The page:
Shadowverse Update 1.2 Interview w/ Executive Director Yuito Kimura
Name: Yuito Kimura
Job Title: Game Producer and Executive Director at Cygames
Background: He also produced Rage of Bahamut and Granblue Fantasy, amongst other titles. He’s behind almost every hit Cygames has had.
Roughly a month ago I had a chance to talk to Yuito Kimura about my thoughts on Shadowverse, a high fantasy anime visual styled hero CCG that has been in English alpha/beta testing since roughly April. As an avid player, though in no way hardcore (I’m mid C2 range currently with a pretty balanced win rate across all my decks) I wanted to express my thoughts on the game mechanics and get a feel for the direction the game was heading leading up to launch.
As the interview panned out, many of my concerns and comments seemed to be touching on elements that arrived in yesterday’s update 1.2. As such Cygames asked me to withhold sharing the interview until now. With its features now live and the cat out of the bag, we’re now free to discuss them. Enjoy!
DizzyPW: Currently there are seven decks in Shadowverse with diverse strategies allowing players to either focus on earlier rush strategies/stall decks or late game power decks. Based on your metrics gathered so far, do you see all decks as equal or are some in need of toning down or buffing up?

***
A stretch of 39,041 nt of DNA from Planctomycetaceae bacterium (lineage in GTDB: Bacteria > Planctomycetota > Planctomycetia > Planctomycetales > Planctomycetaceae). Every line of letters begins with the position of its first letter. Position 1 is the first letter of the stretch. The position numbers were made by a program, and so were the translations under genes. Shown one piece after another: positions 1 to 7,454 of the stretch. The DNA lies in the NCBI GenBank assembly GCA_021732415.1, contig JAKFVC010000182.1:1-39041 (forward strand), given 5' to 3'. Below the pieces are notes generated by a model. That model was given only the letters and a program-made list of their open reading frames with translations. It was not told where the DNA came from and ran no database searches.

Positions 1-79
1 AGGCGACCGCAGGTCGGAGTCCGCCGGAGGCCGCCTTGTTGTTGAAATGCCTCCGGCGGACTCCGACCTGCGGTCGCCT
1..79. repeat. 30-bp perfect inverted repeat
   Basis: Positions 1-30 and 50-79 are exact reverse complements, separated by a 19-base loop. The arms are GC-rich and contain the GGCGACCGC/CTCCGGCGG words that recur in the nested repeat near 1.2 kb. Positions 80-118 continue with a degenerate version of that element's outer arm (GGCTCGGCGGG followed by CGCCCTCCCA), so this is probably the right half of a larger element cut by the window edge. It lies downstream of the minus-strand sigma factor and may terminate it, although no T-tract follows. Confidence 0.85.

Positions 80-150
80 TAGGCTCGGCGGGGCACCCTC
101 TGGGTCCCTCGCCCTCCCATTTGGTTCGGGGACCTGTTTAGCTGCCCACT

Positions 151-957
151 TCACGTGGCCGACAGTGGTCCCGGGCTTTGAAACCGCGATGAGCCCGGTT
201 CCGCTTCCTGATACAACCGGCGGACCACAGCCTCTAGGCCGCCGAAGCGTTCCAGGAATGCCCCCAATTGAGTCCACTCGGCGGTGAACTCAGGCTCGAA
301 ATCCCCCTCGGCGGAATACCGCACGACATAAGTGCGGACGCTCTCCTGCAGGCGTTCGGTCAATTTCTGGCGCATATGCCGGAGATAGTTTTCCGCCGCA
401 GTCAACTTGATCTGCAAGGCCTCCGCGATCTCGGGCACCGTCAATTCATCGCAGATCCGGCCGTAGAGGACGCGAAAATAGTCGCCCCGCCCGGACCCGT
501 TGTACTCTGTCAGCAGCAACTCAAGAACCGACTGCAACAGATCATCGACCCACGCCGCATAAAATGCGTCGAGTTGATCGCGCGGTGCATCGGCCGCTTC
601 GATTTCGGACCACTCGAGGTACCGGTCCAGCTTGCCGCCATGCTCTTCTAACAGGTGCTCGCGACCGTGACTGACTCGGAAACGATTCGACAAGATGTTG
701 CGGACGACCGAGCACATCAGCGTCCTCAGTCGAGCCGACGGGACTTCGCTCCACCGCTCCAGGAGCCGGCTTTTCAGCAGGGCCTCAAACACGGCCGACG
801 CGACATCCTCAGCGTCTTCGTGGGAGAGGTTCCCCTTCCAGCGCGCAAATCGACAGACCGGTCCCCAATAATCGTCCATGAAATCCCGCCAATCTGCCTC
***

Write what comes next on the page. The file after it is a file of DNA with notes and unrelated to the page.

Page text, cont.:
Kimura: We’re always keeping an eye on the data, but currently everything is within acceptable parameters :)
We balanced the game with the idea that each class should be able to win at the highest competitive level. Our design philosophy is to constantly go over the latest data from our players and perform numerous matchup tests to ensure that no one class is outperforming the others.
Win rates for every matchup can be difficult to balance. When you tip the scales in one direction – even slightly – it can have drastic effects on different matchups. Therefore, during development we decided to hold two closed beta tests which provided us with lots of very valuable information. Before release, we made some final adjustments to over 70 cards based on this data. As a result, we were able to balance each class appropriately to make sure win rates for every matchup are in an acceptable range.